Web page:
Did the Market Bottom?
U.S. stocks recovered half of the bear market losses. They have never moved back to new lows after this happened.
In fact, a year later, stocks have been higher every time and up 19.3% on average.
Repeat of 1970?
U.S. stocks experienced the worst first half of the year since 1970. During 1970, the market finished the year positive after being down -24.7%.
Not saying this will happen again but it is interesting how similar 2022 has looked so far..
More Than a Decade of Underperformance
International stocks have underperformed U.S. stocks for almost 15 years. Historical data suggest that U.S. market dominance won’t last forever.
Worst Year For Bonds
The U.S. bond market is on pace for its worst year in history with a loss of 10%. However, with yields on most fixed income assets moving sharply higher this year, now could be a good time to revisit fixed income in portfolios.
Apple Making History
As of Thursday, the world’s largest company by stock market value, at $2.73 trillion, accounted for 7.3% of the index. The highest weighting for any S&P 500 company since 1980.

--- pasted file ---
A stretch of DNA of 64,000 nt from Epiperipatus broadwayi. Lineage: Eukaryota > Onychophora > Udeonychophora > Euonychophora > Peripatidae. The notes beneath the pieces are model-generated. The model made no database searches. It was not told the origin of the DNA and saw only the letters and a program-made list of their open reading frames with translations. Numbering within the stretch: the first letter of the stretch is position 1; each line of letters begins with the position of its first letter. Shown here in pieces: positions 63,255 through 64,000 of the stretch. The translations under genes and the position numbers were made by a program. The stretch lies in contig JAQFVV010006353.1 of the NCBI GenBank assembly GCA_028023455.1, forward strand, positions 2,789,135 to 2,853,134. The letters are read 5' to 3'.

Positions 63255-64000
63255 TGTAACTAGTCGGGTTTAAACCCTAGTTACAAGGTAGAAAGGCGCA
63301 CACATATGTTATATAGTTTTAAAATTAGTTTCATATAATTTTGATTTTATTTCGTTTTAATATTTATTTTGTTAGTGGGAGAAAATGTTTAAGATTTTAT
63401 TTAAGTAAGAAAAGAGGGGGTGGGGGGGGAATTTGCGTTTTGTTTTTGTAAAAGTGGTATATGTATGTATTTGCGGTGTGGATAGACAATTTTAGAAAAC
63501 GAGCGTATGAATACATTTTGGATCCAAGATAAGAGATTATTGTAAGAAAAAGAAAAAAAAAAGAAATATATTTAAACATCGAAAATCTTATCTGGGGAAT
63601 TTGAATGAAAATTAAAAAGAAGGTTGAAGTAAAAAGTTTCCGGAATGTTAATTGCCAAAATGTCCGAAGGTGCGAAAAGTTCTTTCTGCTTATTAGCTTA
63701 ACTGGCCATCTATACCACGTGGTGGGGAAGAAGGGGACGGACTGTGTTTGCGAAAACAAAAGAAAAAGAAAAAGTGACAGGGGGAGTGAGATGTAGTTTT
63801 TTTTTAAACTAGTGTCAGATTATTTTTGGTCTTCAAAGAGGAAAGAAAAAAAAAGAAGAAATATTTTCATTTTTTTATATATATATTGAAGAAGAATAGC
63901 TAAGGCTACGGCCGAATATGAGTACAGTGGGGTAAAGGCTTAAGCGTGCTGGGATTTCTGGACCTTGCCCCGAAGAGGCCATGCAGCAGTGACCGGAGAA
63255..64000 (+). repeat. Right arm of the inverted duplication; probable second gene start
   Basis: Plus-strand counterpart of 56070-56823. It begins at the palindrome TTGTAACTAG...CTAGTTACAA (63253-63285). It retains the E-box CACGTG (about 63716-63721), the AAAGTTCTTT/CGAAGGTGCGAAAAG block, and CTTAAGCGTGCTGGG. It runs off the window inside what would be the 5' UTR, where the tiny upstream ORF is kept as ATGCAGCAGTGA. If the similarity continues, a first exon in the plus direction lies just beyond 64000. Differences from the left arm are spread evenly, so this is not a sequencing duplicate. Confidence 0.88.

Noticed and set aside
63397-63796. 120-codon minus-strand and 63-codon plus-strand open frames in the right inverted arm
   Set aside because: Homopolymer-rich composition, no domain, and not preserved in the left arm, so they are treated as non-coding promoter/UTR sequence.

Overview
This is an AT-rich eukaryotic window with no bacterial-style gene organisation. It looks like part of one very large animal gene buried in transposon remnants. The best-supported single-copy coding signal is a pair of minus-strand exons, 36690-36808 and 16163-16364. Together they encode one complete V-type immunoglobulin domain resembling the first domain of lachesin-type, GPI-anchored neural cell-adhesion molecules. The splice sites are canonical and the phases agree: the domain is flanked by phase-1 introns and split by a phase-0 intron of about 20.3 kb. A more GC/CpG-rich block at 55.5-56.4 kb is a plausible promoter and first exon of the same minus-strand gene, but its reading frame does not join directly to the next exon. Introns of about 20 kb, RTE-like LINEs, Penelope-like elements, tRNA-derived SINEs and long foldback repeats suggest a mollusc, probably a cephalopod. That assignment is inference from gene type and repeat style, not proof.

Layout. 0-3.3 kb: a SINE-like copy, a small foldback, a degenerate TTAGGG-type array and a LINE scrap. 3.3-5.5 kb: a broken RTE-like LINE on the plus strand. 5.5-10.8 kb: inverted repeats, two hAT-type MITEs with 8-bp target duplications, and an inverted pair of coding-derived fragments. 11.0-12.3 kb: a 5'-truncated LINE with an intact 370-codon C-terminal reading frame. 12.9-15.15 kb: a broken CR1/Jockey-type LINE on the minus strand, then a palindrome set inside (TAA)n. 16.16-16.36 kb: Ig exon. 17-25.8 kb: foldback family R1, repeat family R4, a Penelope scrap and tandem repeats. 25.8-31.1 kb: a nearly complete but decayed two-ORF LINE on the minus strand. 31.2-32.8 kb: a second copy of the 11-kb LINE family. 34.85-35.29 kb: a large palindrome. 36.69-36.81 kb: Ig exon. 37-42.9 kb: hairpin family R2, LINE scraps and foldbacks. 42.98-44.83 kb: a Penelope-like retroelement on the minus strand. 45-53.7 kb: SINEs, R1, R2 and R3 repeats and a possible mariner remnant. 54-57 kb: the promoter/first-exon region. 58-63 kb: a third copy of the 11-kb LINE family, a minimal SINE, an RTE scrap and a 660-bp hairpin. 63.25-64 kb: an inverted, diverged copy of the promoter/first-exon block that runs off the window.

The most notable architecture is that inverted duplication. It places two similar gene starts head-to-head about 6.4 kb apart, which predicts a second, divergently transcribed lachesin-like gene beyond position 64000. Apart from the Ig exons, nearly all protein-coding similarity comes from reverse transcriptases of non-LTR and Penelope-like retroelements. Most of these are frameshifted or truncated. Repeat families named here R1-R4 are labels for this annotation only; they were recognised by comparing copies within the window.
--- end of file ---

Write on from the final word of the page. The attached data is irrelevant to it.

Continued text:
And that’s all for this week. Check out my Twitter (@ChicagoAdvisor) for more frequent updates. Have a great weekend everyone!
Sources and Disclaimers:
Did the market bottom? Chart from Ryan Detrick
S&P 500 2022 vs 1970 from ChicagoAdvisor data from YCharts
US vs International stock performance from JP Morgan’s Guide to the Markets
Bloomberg US Bonds Data from JP Morgan’s Guide to the Markets
Apple Largest Holding from Charlie Bilello
Stock investing includes risks, including fluctuating prices and loss or principal. This information is not intended to provide specific advice or recommendations about any stock nor is it intended to be a recommendation to buy, sell or hold any stock investment. We suggest speaking with your financial professional about your situation prior to investing.
Please consult your financial advisor regarding your specific situation. The opinions voiced in this material are for general information only and are not intended to provide specific advice or recommendations for any individual. All performance referenced is historical and is no guarantee of future results. All indices are unmanaged and may not be invested into directly. All investing involves risk including loss of principal. No strategy ensures success or protects against loss. This information is not intended to be a substitute for specific individualized tax advice. The Standard & Poor’s Index is a capitalization weighted index of 500 stocks designed to measure performance of the broad domestic economy through changes in the aggregate market value of 500 stocks representing all major industries.